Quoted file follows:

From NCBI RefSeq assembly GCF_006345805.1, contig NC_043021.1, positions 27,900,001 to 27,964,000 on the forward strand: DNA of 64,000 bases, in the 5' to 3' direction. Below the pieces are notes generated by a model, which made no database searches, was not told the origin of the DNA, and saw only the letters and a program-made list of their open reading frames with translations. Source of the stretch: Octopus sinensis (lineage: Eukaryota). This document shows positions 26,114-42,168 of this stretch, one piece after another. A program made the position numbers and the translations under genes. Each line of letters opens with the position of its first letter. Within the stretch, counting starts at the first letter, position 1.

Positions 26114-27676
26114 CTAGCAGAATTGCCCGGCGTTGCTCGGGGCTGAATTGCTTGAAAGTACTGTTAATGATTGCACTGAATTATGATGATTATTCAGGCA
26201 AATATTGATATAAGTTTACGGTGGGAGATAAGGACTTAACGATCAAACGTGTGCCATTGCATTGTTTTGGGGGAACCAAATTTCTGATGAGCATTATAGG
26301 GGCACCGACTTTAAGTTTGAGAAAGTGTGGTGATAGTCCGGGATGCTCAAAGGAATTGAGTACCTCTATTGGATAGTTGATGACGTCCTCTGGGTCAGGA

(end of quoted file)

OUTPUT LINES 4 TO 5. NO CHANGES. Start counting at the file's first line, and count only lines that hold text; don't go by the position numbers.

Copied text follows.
26201 AATATTGATATAAGTTTACGGTGGGAGATAAGGACTTAACGATCAAACGTGTGCCATTGCATTGTTTTGGGGGAACCAAATTTCTGATGAGCATTATAGG
26301 GGCACCGACTTTAAGTTTGAGAAAGTGTGGTGATAGTCCGGGATGCTCAAAGGAATTGAGTACCTCTATTGGATAGTTGATGACGTCCTCTGGGTCAGGA